LIVESTOCK, AQUACULTURE AND DAIRY DEVELOPMENT

This is an area that CISANET feels has a lot of potential if fully supported by Government, in terms of budgetary allocation, extension and other services provision and also capacity building.

NUTRITION AND SOCIAL PROTECTION

Nutrition is directly linked to food security. However there isn’t much policy and programme interaction between the two. Over the past five years, Malawi has had a food surplus; however that has not translated into a major improvement in the nutrition status of the population.

IRRIGATION AND CLIMATE-SMART AGRICULTURAL DEVELOPMENT

Climate change is affecting agricultural productivity in Malawi. CISANET is taking a lead in making sure that agricultural policies and programmes are climate smart.

NATIONAL AGRICULTURE BUDGET LOBBY AND ANALYSIS

CISANET has been conducting the national agriculture budget analysis since its inception. These analyses have been used to enlighten and also challenge Members of Parliament (MPs) before they go into Parliament and also some Ministers especially for the Ministries of Agriculture and Water Development.

VALUE CHAINS DEVELOPMENT AND INTERNATIONAL TRADE

This theme is based on the challenges the smallholder farmers are facing in the wake of the ‘collapse’ of ADMARC which provided a market outlet for farmers in Malawi. After this collapse, market access for smallholder farmers has been a perennial challenge.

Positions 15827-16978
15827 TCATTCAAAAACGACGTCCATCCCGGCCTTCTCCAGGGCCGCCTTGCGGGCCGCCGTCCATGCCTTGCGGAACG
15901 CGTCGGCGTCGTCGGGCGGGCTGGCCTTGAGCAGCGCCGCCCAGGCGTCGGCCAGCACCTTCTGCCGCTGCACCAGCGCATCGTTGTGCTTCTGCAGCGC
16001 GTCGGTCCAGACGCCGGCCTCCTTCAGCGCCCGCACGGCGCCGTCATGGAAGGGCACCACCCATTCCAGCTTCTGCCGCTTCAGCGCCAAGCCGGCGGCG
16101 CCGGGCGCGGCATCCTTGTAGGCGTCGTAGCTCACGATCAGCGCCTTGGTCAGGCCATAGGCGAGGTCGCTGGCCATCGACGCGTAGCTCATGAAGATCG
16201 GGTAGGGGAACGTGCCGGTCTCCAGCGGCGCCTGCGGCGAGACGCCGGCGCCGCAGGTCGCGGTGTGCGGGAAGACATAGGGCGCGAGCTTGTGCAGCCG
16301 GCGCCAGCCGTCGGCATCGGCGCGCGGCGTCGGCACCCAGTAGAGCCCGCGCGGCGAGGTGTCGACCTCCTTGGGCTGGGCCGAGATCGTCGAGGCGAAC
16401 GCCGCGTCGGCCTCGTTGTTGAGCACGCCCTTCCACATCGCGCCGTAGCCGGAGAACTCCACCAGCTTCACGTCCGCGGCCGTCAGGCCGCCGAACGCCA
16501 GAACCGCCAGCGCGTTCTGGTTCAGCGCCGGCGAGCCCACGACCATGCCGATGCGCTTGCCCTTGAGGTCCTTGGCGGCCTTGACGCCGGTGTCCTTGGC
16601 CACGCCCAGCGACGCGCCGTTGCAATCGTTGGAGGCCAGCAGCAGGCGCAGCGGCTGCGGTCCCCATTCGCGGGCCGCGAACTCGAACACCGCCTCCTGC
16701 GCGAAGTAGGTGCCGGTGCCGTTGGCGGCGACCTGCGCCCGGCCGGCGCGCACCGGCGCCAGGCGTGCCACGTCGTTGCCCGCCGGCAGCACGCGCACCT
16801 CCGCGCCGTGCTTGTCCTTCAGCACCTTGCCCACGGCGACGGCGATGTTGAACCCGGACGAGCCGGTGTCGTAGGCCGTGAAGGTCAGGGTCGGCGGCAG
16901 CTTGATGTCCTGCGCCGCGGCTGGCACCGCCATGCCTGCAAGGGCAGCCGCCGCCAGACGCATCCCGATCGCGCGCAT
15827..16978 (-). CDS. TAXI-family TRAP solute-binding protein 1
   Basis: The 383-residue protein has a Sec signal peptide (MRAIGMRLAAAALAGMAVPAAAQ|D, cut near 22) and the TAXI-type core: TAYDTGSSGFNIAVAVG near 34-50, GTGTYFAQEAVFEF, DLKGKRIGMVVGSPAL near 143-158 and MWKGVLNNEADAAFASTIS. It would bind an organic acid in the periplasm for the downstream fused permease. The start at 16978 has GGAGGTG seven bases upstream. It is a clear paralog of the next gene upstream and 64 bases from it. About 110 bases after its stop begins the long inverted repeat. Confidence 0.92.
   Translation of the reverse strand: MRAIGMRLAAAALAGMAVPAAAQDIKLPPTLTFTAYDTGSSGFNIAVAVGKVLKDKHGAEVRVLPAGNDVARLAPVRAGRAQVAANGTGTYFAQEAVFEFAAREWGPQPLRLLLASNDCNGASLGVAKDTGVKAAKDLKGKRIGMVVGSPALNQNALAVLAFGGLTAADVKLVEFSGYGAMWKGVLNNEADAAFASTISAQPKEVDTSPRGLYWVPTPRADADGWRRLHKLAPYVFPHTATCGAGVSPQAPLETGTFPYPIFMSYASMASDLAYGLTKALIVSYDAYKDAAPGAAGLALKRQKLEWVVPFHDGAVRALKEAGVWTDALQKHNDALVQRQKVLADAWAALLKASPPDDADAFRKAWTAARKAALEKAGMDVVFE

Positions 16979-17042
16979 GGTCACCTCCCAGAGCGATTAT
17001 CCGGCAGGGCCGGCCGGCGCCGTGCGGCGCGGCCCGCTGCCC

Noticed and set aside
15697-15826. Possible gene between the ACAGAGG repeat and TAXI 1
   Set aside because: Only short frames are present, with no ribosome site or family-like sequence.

MINIMUM FARM GATE PRICES LOW - CISANET

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Civil Society Agriculture Network (CISANET) has said this year’s minimum farm gate prices are lower compared to last year when supply was insufficient.

CISANET National Director Pamela Kuwali said this following the release of the 2016/17 agriculture season minimum farm gate prices by the Ministry of Agriculture, Irrigation and Water Development yesterday.

“Generally, prices are lower than those of last year. The supply is higher this year than last year, but Admarc [Agricultural Development and Marketing Corporation] was buying maize at K250 per kilogramme,” she said.

However, Kuwali was quick to point out that there is hope for farmers to benefit from their produce as government always assesses the market before setting prices.

She said: “Farmers should bargain with buyers and ensure they do not sell their produce at prices lower than those listed.  They must coordinate within their communities through associations and cooperatives. If they can, they should store their produce and sell when prices are competitive as we approach the lean season sometime later in the year.”

In the press release signed by Ministry of Agriculture, Irrigation and Water Development principal secretary Erica Maganga, the ministry urged agro-dealers to adhere to recommended prices.

“Licence to buy agricultural produce can be obtained from offices of programme managers in Karonga, Mzuzu, Kasungu, Lilongwe, Salima, Machinga, Blantyre and Shire Valley agriculture development divisions [ADDs]; and director of crop development of the ministry at Capital Hill, Lilongwe,” it reads in part.

According to the list, the minimum price for maize is K170 per kilogramme (kg), soya K280/kg, beans K300/kg, pigeon peas K320, groundnuts K400/kg and rice K450/kg with effect from April 1 2017.

But The Nation visits to Phalombe, Mulanje and Mwanza last week found farmers selling maize at K50, K90 and K60 per kg, respectively, which is way below the set minimum price.

 

This story was published by Nation Publications Limited http://mwnation.com/minimum-farm-gate-prices-low-cisanet/